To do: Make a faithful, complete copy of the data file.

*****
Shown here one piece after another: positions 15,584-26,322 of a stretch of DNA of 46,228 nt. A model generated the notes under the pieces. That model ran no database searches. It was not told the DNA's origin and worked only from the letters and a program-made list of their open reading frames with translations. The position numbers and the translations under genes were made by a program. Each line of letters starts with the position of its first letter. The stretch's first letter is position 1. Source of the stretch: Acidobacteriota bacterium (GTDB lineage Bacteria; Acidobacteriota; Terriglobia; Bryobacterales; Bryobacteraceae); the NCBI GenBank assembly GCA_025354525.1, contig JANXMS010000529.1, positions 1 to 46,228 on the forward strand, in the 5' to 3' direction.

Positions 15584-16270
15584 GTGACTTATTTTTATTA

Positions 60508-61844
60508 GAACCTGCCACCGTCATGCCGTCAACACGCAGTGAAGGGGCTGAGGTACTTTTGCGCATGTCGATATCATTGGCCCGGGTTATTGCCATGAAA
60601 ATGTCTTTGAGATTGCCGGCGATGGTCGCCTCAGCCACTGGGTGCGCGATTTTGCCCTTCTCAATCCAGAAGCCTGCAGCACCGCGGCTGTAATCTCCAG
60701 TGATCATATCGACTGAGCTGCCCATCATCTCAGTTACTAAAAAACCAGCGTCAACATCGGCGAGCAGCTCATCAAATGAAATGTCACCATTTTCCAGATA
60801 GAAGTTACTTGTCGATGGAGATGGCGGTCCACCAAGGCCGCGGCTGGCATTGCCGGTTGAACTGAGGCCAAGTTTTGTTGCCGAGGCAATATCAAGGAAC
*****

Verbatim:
Shown here one piece after another: positions 15,584-26,322 of a stretch of DNA of 46,228 nt. A model generated the notes under the pieces. That model ran no database searches. It was not told the DNA's origin and worked only from the letters and a program-made list of their open reading frames with translations. The position numbers and the translations under genes were made by a program. Each line of letters starts with the position of its first letter. The stretch's first letter is position 1. Source of the stretch: Acidobacteriota bacterium (GTDB lineage Bacteria; Acidobacteriota; Terriglobia; Bryobacterales; Bryobacteraceae); the NCBI GenBank assembly GCA_025354525.1, contig JANXMS010000529.1, positions 1 to 46,228 on the forward strand, in the 5' to 3' direction.

Positions 15584-16270
15584 GTGACTTATTTTTATTA

Positions 60508-61844
60508 GAACCTGCCACCGTCATGCCGTCAACACGCAGTGAAGGGGCTGAGGTACTTTTGCGCATGTCGATATCATTGGCCCGGGTTATTGCCATGAAA
60601 ATGTCTTTGAGATTGCCGGCGATGGTCGCCTCAGCCACTGGGTGCGCGATTTTGCCCTTCTCAATCCAGAAGCCTGCAGCACCGCGGCTGTAATCTCCAG
60701 TGATCATATCGACTGAGCTGCCCATCATCTCAGTTACTAAAAAACCAGCGTCAACATCGGCGAGCAGCTCATCAAATGAAATGTCACCATTTTCCAGATA
60801 GAAGTTACTTGTCGATGGAGATGGCGGTCCACCAAGGCCGCGGCTGGCATTGCCGGTTGAACTGAGGCCAAGTTTTGTTGCCGAGGCAATATCAAGGAAC